searchable Web database of URLs, and we are looking for support to collect data
on how supervising teachers are continuing to use their student-produced Web
Putting teachers in the driver's seat of software design forms a theoretical
framework for the program by overcoming two primary causes for the failure of
software and technology-based materials to support learning. The first of these
problems results from overemphasizing software as a stand-alone product not
sufficiently integrated into the processes and methods that teachers employ
to help students learn. Historical analysis of many failed attempts to include
technology in the classroom shows that technology materials designed by nonteachers
overly emphasize generalized content transmission instead of specific learning
by individual students (Saettler, 1990). Emphasizing products over process describes
the emphasis on products comprised of generalized content produced by nonteachers,
as opposed to products that support and fit closely with classroom processes.
Emphasizing products that support process means to support specific learning
by individuals who have strengths and weaknesses and who need to interact with
new ideas in order to assimilate them, which is the kind of thing teachers do
routinely. The result of emphasizing products without regard to process is ultimately
the low productivity of technology in the classroom (Cuban 1986, 2001; Dockterman
1988). The Teacher as Software Developer program avoids the pitfall of putting
products over process by making teachers the principle architects of software.
This puts teachers in charge of ensuring that the software complements their
teaching style, is carefully adapted to the needs of their particular students,
is focused on the goals of their curriculum, and is carefully integrated into
the flow of learning activities in the classroom.
The second common cause for the failure of software to support learning is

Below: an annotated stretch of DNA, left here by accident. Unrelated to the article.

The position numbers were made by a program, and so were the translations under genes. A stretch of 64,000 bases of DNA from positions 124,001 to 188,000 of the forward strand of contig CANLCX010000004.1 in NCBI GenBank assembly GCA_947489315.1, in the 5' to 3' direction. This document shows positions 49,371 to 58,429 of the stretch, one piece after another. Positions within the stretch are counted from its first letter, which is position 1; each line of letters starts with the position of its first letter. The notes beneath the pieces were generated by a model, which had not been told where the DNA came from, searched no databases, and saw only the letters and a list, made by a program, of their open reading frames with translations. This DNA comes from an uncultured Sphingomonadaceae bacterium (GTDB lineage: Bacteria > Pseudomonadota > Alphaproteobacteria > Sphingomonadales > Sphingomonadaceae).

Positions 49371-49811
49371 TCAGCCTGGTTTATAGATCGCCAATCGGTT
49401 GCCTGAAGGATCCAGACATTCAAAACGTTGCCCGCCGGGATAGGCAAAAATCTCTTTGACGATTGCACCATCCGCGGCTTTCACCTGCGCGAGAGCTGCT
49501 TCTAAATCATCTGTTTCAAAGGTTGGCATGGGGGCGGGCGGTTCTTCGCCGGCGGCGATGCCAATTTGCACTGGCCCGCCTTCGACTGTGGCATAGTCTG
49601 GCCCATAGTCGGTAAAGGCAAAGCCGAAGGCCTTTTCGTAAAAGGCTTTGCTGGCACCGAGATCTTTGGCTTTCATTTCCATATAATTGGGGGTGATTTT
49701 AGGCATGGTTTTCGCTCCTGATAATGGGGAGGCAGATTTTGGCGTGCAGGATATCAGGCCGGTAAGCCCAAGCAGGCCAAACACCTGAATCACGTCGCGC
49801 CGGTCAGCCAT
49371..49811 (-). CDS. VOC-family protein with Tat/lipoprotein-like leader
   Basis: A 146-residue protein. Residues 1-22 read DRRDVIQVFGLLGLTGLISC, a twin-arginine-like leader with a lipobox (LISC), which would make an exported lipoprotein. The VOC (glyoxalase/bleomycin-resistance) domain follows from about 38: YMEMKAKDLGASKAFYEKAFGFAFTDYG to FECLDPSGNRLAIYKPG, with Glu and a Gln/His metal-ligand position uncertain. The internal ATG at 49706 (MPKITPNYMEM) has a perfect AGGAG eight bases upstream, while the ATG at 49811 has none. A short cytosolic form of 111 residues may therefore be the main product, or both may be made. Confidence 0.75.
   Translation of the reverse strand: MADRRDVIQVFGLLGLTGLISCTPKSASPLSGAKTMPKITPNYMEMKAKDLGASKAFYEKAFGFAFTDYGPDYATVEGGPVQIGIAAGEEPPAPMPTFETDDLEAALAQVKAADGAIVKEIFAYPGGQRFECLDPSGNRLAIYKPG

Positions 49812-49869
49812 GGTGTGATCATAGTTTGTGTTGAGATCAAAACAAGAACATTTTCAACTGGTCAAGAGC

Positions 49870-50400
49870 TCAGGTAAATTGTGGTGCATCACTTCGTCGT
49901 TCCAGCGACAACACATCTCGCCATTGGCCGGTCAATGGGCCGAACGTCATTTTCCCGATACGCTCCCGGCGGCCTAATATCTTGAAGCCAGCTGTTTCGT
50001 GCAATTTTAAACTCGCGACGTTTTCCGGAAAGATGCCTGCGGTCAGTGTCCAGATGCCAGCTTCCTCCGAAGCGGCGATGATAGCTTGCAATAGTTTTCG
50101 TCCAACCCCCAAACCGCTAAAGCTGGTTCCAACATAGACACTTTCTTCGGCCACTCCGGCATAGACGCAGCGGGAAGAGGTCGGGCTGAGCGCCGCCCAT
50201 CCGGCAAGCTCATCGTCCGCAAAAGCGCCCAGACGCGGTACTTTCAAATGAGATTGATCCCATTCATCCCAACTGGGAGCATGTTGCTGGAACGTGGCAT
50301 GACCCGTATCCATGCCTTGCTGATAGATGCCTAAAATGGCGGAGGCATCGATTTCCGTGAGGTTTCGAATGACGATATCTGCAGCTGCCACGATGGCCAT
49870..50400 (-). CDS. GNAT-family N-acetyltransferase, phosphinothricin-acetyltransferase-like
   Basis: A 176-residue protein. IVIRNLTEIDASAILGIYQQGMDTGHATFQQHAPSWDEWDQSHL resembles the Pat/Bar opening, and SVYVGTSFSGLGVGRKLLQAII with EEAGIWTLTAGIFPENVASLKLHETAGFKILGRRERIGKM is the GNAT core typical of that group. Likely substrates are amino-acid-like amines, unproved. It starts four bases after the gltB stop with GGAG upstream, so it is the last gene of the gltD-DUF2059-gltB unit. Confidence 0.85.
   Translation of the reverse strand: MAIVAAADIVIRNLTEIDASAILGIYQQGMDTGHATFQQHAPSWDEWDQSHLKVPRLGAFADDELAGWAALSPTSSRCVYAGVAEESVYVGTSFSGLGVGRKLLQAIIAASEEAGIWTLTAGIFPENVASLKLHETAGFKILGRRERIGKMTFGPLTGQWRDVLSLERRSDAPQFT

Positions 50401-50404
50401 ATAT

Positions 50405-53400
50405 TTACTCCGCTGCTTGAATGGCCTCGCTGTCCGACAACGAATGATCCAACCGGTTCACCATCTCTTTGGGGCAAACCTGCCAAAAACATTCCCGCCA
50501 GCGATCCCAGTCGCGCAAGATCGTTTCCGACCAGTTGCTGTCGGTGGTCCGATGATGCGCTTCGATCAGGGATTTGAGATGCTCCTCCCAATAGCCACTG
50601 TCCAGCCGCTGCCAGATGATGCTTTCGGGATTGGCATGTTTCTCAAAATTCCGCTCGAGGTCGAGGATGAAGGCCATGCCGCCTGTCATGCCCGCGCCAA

poor alignment between the educational objectives and content of the software
and the curriculum objectives of that individual teacher and his or her particular
class of students. Even with state curriculum standards, teachers know that
their instructional strategies will work best when they match their own strengths
to the strengths and weaknesses of their students. It is very difficult for
nonteachers, unfamiliar with the great variety of students and teaching styles
common in schools, to design and produce software that will meet the needs of
an individual teacher teaching in an individual school. This is the lesson that
comes through so powerfully in the research of Cuban (1986, 2001) and the historical
analysis of Saettler (1990). The Teacher as Software Developer program addresses
this weakness by allowing teachers to direct the development of software for
their students, while consuming very little precious time. At the same time,
the program gives a preservice teacher an early opportunity to produce, implement,
and evaluate software in support of curriculum and instruction and, hence, be
on their way to becoming a teacher as software developer. Molding software to
fit perfectly into the flow of instruction in the classroom can then be the
foundation for the habit of turning to technology as a lively and flexible teaching
Another key point about the Teacher as Software Developer program is that,
because this is an introductory course, students have four years to learn about
integrating technology and their teaching. Of course, to take advantage of that
window of opportunity, there would need to be further, systematic instruction
in the design, development, and evaluation of educational software. Plans at
Boston University include the introduction of a required lab on universal design
and assistive technology that would follow the introductory lab, as well as
a lab attached to methods courses and a requirement for utilizing technology
during student teaching. These labs and requirements would comprise a comprehensive
and systematic approach to preparing teachers to use technology. Unfortunately,
the four years are currently unrealized potential as to date; there are no formal
requirements for further instruction and practice in utilizing technology beyond
the introduction to technology lab. Some faculty members require technology-infused
assignments and others do not, meaning that continued development of curriculum
and technology integration competencies are not systematic.
Even though the value of the Teacher as Software Developer program is focused
on learning to make instructional software, its benefits go beyond learning
computer competencies. By helping preservice teachers learn about appropriate
computer software in the context of learning about essential teacher concerns
such as curriculum, lesson planning, and assessment, technology becomes an agent
for learning about teaching. In this way, the program not only educates prospective